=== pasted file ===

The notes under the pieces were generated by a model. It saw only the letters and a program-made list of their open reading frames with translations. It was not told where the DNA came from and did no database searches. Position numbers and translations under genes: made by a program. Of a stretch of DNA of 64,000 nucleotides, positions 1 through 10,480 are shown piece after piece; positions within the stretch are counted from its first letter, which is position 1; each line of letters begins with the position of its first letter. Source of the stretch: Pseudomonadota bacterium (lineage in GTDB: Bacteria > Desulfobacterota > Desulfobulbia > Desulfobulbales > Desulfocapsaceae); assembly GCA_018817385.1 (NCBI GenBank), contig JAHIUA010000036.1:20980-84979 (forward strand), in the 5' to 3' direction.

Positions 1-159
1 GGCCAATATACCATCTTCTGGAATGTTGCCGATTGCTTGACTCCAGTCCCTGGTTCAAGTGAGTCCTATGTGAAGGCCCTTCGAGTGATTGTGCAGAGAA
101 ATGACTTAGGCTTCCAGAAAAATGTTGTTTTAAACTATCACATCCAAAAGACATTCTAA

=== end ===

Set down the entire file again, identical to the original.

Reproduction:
The notes under the pieces were generated by a model. It saw only the letters and a program-made list of their open reading frames with translations. It was not told where the DNA came from and did no database searches. Position numbers and translations under genes: made by a program. Of a stretch of DNA of 64,000 nucleotides, positions 1 through 10,480 are shown piece after piece; positions within the stretch are counted from its first letter, which is position 1; each line of letters begins with the position of its first letter. Source of the stretch: Pseudomonadota bacterium (lineage in GTDB: Bacteria > Desulfobacterota > Desulfobulbia > Desulfobulbales > Desulfocapsaceae); assembly GCA_018817385.1 (NCBI GenBank), contig JAHIUA010000036.1:20980-84979 (forward strand), in the 5' to 3' direction.

Positions 1-159
1 GGCCAATATACCATCTTCTGGAATGTTGCCGATTGCTTGACTCCAGTCCCTGGTTCAAGTGAGTCCTATGTGAAGGCCCTTCGAGTGATTGTGCAGAGAA
101 ATGACTTAGGCTTCCAGAAAAATGTTGTTTTAAACTATCACATCCAAAAGACATTCTAA